https://insideDIO.blog.gov.uk/2019/07/01/welcoming-the-disabled-ramblers-to-salisbury-plain/

Welcoming the Disabled Ramblers to Salisbury Plain

Five members from the Disabled Ramblers on a pathway on the Salisbury Plain Training Area. Around the paths are trees and it is a sunny day.
Disabled Ramblers touring the Salisbury Plain Training Area [Crown Copyright/MOD2019]
A few weeks ago, I helped the Disabled Ramblers learn about the history of Salisbury Plain and how our Armed Forces use it to live, work and train.

Salisbury Plain is the largest and busiest of the UK’s training areas and is made up of 94,000 acres of land. It has an incredible landscape which has accessible opportunities for a wide range of people. A network of tracks provides opportunities for visitors to get out and enjoy areas of the countryside uninhibited by gates and stiles.

Who are the Disabled Ramblers?

The Disabled Ramblers is a small charity which works across England and Wales to make the countryside more accessible for people with limited mobility. Its work includes organising a national programme of rambles for their members and finding routes that offer accessible experiences for people who use off-road mobility scooters.

What the visit covered

The Ramblers enjoyed a route around the Plain that took in the beautiful landscape near Tilshead water tower with a stop at the long barrow on Old Ditch. The long barrow is the largest of its type, being 130 metres long and 50 metres wide with large side ditches.

We then crossed the grounds of Tilshead Lodge, a former 17th century country house which was used as an army base during World War Two.

Tucked out of the sun, in the shade of the beech avenue, we found a good spot to compare the parkland features to the north with the wilder Plain to the south.  Guy Salkeld, a DIO Archaeologist gave an interesting talk about the history of the site, before the Ramblers headed to Copehill Down village. The facility is purpose-built and was built in 1987 during the cold war and was designed to replicate a German village.

A DIO archaeologist is standing at the front of Copehill Down Village, an urban training area on the history of the site. The village consists of purpose fit urban houses and facilities used to train soldiers. The Disabled Ramblers are in a group listening to the talk.
Guy Salkeld, DIO Archaeologist gives a talk on the history of Copehill Down village [Crown Copyright/MOD 2019]
At the village we were met by some of my colleagues who gave members an overview of how the training area provides essential features that are needed by our Armed Forces to carry out large training exercises. It also plays an important role in preparing troops for deployment overseas.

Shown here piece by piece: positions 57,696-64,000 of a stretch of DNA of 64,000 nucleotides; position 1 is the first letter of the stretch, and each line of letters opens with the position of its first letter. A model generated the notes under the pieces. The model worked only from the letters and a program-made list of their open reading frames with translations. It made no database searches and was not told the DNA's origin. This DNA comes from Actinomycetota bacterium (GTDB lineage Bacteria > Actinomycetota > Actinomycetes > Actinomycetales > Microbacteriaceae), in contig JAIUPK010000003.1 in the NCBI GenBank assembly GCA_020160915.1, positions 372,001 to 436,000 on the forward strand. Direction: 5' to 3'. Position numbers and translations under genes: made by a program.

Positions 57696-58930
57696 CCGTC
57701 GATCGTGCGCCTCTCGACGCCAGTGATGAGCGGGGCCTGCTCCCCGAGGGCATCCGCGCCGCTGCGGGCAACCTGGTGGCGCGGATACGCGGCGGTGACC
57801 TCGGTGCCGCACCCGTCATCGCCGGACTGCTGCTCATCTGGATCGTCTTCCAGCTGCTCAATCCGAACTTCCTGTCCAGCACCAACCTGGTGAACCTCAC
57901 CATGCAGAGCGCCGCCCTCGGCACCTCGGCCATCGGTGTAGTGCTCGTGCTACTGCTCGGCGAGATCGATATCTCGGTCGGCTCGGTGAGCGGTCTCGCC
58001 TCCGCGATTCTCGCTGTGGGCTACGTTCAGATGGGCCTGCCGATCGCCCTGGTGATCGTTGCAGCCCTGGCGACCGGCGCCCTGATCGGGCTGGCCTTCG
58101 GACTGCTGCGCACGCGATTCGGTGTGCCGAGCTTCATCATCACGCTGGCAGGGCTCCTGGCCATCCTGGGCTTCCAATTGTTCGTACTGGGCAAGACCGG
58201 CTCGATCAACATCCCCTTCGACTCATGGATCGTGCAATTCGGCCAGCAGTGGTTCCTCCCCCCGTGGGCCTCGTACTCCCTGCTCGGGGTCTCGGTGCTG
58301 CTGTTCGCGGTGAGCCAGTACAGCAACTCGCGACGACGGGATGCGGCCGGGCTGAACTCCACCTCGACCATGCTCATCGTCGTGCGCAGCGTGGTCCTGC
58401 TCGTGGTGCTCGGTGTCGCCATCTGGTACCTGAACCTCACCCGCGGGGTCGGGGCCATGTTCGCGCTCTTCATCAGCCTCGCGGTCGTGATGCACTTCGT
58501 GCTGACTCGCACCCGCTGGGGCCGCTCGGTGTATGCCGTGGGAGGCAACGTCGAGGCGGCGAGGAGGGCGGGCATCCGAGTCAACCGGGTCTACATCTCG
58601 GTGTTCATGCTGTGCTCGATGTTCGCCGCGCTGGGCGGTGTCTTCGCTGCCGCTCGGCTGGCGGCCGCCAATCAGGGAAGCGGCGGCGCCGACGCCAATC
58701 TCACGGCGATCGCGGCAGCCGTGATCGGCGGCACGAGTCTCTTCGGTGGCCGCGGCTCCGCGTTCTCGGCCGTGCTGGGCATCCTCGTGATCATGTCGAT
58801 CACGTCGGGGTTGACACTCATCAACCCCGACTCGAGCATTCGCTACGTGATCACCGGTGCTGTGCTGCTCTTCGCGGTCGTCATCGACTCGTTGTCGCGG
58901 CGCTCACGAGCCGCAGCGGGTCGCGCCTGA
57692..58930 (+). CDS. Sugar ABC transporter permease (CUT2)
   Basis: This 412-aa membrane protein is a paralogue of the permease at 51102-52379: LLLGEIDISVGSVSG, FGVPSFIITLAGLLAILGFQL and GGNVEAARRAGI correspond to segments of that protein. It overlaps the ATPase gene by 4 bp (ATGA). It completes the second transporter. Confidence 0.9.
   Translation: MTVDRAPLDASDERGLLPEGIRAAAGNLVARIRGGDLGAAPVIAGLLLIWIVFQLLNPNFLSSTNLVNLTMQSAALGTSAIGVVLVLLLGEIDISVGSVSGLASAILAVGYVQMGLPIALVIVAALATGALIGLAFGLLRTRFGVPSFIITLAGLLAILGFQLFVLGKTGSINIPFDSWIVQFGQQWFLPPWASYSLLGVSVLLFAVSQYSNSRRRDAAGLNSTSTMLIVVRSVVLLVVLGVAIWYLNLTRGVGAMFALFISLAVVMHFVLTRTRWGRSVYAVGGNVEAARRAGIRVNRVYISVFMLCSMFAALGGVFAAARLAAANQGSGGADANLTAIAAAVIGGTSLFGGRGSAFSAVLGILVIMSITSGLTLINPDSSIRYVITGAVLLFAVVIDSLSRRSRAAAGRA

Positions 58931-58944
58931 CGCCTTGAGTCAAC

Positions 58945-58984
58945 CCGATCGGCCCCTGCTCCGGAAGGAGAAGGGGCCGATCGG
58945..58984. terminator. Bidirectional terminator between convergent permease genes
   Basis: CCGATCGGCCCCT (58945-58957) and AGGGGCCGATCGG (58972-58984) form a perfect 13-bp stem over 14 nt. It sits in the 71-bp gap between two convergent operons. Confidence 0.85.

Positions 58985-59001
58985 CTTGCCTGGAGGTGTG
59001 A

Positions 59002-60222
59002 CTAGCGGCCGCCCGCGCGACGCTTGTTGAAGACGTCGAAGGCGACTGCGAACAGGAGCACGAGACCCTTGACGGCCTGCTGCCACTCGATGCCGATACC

Safety on Salisbury Plain

Members also learned about how DIO works to protect and manage archaeology and wildlife on the Plain. They also listened to safety messages about military training on the Defence estate. This included risks concerning unexploded ordnance across the Plain after over 100 years of use and the need to be aware of fast-moving vehicles in all areas of the Plain, not just red flagged danger areas.

The visit also gave me an opportunity to discuss some of the accessibility requirements needed for people with mobility issues, such as wider gates and tracks or paths free of simple low-level barriers that could be overlooked, including drains. We also discussed the need to raise awareness of where people with mobility issues can actually go.

The Disabled Ramblers are heading down a path surrounded by grass and trees on the Salisbury Plain Training Area
Disabled Ramblers members touring the Salisbury Plain Training Area. [Crown Copyright/MOD2019]
Valerie Rawlings, regional representative for the Disabled Ramblers, said the group had really enjoyed their time on the Plain.

She commented: “Everyone said how much they enjoyed the interesting talks and the enthusiasm that shone through was impressive. Copehill Down village was very interesting and brings home how much we owe to our valiant troops. I love Salisbury Plain and find it endlessly fascinating so hope to be able to go there again.”

Share this page

Leave a comment

We only ask for your email address so we know you're a real person

By submitting a comment you understand it may be published on this public website. Please read our privacy notice to see how the GOV.UK blogging platform handles your information.